So, I've got a data set. It looks like it's a standard exponential curve, but I honestly don't remember how to figure out an equation that will approximate it well. Actually, I guess I DO remember how to do an Nth degree polynomial given N data points, but I don't trust the standard polynomial form to do the job here, since I want to predict the data set a ways out.

The 125 data points I have currently are:

33.67

36.8

39.6

50.92

52.8

54.72

55.2

64.68

72.52

76.72

85.47

87.2

99.96

106.78

123.2

132

145.36

147.2

166.1

175.95

204.37

212.38

226.6

230.42

271.22

283.08

315.1

358.6

391.6

416.9

440

461.1

532.4

565.8

622.4

652

697.23

789.95

813.78

832

912

957.84

1155.08

1255.8

1277.3

1474

1601.3

1676.22

1782.73

2034.12

2097.6

2307.24

2647.84

2683.64

2964

3402.6

3622.6

4040.4

4296.4

4605.3

4803.5

5863.7

6259

6509

7378.4

7711.2

8432

8903

9694.2

10488

11144.1

12198

13727

14739.2

16148.2

18921

20608.9

21128

21660

25281

26319.7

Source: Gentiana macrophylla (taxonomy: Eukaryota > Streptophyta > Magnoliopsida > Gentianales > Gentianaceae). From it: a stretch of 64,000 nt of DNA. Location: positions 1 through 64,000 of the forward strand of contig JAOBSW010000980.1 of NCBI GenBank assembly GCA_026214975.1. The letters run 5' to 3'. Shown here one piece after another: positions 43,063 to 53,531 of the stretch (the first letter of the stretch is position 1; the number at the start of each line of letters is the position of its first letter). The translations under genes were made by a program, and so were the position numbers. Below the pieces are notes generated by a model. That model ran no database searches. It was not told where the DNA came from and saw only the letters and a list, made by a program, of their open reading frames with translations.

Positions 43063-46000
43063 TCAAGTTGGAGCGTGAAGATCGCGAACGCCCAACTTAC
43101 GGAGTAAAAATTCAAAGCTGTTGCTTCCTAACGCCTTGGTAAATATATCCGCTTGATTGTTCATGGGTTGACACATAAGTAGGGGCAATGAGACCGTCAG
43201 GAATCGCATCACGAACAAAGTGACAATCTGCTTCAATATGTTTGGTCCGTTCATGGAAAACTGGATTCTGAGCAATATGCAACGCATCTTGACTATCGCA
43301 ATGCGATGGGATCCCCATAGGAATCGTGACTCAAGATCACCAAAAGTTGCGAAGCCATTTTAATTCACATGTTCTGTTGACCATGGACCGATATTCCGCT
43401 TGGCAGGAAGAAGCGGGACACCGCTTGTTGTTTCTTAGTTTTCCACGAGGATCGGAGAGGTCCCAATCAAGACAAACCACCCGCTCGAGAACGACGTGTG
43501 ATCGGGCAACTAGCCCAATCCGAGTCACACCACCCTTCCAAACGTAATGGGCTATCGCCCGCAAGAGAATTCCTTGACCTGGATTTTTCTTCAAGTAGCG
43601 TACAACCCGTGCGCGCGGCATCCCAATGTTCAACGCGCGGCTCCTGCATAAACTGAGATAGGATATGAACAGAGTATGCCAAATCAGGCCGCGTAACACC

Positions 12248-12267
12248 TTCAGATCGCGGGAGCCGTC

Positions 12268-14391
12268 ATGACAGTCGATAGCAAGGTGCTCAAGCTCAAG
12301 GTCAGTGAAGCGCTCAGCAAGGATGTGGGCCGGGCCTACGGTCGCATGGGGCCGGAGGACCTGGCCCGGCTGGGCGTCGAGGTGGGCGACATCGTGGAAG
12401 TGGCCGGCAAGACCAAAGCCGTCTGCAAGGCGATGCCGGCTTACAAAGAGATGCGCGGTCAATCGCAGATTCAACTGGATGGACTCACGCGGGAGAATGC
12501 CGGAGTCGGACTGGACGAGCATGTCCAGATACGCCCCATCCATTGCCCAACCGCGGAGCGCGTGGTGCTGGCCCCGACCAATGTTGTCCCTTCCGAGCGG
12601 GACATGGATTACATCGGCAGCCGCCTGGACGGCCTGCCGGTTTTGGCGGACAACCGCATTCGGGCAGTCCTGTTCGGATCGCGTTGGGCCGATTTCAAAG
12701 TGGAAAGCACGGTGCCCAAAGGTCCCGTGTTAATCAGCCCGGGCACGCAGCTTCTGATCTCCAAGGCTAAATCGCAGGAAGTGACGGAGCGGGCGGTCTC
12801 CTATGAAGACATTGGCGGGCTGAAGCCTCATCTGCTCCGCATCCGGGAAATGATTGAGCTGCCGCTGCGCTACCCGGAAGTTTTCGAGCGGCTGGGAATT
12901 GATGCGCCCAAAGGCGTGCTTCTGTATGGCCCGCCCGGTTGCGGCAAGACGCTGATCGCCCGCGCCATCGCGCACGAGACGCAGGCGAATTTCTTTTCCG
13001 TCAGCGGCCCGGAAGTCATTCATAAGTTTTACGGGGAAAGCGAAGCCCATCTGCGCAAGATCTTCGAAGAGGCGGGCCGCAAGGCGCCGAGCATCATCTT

30084

32050.8

32554.2

35431.2 <=== It's possible that somewhere around here, the function changes!

36432

40404

40510.2

44484

47424

51604

55624

61759

66670

72228

78880

85042

94242

100080

111240

121040

129456

139840

152613

171600

181440

197776

215644

233280

258750

279900

302820

328510

357280

388750

429000

462300

506350

535300

590400

638400

701800

753960

810250

980900

I'd like to be able to approximate the next 50 or so points (the next 47 to be precise). I've tried playing around with the basics of e^Ax+B or x^A+B, but these don't seem to give me the right curve. Also, there may be TWO growth formulas, I'm not sure. The first two-thirds or so might follow one pattern, and the latter one-third or so might follow another pattern. So really, I'm more interested in the latter one-third, in the event that there really ARE two different formulas.

Ideas anyone on how to go about approximating this? Is my best bet really to do some crazy 40th order polynomial (I sure hope not)?

DaveE